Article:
Russia Damages a Dam in Ukraine, Sparking Flooding Fears


KRYVYI RIH, Ukraine — At first, she heard terrible explosions. Then the tap water gurgling from her faucets turned dirty. And when Inna Tsvitkova, an out-of-work entrepreneur, left her apartment in Kryvyi Rih on Wednesday evening, she watched the swollen river right outside her door carry away tree branches and rubble.

Russian forces had fired a cruise missile into a major dam in her city, sending millions of gallons of water gushing downstream.

“It was terrifying,” she said late Wednesday night. “I thought that in the morning, I would step outside and fall into the water.”

By Thursday morning, the waters had begun to recede, bringing relief to a city of more than half a million people. Officials said catastrophe had been narrowly avoided. The cruise missile had damaged the dam but did not leave a major hole. Officials said the flooding had slowed. Many people who had fled their homes were returning.

The bigger worry remained, however. As the Ukrainian military presses on with its offensive to drive Russians out of its territory, the Russians have responded with withering attacks on vital infrastructure.

This week, the Russians blasted power plants in Kharkiv, knocking out power to large swaths of Ukraine’s second biggest city. And overnight, Ukrainian authorities reported more strikes on infrastructure in the Zaporizhzhia and Dnipro regions.

President Volodymyr Zelensky did not contain his anger. “History is written by people, never by savages,” he said in an address Thursday morning.

The dam in Kryvyi Rih had “no military value at all,” he said, calling the Russians “scoundrels” and “weaklings.”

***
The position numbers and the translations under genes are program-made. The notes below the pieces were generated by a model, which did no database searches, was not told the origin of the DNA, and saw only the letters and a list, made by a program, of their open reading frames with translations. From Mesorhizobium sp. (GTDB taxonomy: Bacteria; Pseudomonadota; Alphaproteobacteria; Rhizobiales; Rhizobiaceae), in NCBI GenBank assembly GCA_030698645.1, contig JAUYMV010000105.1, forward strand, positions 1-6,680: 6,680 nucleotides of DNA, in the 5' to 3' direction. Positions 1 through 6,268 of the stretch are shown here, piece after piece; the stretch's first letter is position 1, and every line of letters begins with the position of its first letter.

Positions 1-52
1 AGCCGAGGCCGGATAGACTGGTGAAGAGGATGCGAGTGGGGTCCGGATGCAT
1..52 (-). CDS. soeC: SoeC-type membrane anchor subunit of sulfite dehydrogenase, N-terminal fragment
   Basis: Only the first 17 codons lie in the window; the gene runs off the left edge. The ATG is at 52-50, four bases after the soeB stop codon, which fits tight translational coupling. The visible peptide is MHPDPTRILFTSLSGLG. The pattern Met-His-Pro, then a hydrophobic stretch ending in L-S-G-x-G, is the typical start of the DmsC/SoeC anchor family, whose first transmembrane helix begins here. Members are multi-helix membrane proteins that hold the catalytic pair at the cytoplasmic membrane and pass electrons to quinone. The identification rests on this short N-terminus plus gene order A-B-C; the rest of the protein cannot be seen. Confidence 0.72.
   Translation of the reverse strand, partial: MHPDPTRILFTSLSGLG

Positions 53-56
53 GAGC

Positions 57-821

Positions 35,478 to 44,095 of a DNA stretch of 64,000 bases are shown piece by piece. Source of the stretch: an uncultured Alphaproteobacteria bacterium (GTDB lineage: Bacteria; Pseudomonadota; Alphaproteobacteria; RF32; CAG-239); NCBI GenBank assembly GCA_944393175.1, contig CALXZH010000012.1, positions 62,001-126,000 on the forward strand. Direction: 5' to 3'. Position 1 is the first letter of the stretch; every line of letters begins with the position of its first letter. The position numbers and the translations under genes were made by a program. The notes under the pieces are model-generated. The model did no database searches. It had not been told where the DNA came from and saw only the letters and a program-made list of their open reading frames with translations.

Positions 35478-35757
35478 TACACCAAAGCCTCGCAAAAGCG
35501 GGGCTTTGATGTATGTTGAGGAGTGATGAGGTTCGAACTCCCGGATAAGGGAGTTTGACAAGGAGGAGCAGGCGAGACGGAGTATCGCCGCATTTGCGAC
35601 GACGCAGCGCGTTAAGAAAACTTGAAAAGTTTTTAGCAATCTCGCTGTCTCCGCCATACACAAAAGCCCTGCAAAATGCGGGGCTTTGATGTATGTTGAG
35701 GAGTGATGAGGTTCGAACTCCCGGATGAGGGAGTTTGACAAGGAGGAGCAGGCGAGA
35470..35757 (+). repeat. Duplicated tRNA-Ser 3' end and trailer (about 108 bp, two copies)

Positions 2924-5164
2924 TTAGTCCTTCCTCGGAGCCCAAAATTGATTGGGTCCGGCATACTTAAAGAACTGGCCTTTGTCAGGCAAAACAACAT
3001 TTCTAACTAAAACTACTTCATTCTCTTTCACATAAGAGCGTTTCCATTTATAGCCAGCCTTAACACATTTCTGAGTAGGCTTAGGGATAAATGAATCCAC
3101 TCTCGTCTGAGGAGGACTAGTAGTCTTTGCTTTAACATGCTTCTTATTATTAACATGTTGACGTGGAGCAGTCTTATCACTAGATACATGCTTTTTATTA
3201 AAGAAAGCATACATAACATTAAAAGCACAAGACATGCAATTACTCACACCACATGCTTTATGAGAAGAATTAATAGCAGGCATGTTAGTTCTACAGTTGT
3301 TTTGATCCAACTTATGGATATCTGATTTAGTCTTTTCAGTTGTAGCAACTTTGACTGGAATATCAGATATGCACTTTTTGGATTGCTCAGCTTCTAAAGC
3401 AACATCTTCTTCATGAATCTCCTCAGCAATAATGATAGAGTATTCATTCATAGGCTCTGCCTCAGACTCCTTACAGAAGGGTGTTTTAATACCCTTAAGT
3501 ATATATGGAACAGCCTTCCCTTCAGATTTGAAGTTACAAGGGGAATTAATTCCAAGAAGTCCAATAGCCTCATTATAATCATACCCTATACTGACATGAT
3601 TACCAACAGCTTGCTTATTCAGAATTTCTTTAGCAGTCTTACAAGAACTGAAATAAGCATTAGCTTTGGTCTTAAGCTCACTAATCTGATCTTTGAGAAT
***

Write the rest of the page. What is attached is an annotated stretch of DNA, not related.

The strike on the dam, on the strategic Inhulets River, could have been a disaster for civilians in the city but it also likely served a military purpose. The Ukrainian military has been hastily building lightweight pontoon bridges to cross the Inhulets River, and some military strategists and Ukrainian officials believed the Russians had targeted the dam to disrupt that effort.

“The Kryvyi Rih dam missile strike was an attempt to stop the Ukrainian offensive in Kherson by flooding the Inhulets River and destroying Ukrainian pontoons,” said Oleksiy Arestovych, an adviser to the Ukrainian president.

The ongoing offensive in Ukraine’s south is concentrated on land controlled by Russia west of the Dnipro River, which bisects Ukraine from north to south. Unlike the surprise assault in the northeast last week, Ukraine heavily telegraphed its southern offensive weeks in advance by pounding Russian supply lines and critical river crossings in an attempt to trap Russian soldiers on the west bank of the river.

Officials in Kryvyi Rih were still assessing the full extent of damage to the dam on Thursday. The 200-meter-long structure holds back almost 300 million tons of water in a yawning reservoir. It was created in Soviet times to supply the mining and metallurgical enterprises of this heavily industrialized area.

On Thursday morning, three soldiers watched the gushing water in silence. Small groups of people walked along the river banks, shooting photos of the swollen river on their phones.

Marc Santora contributed reporting.



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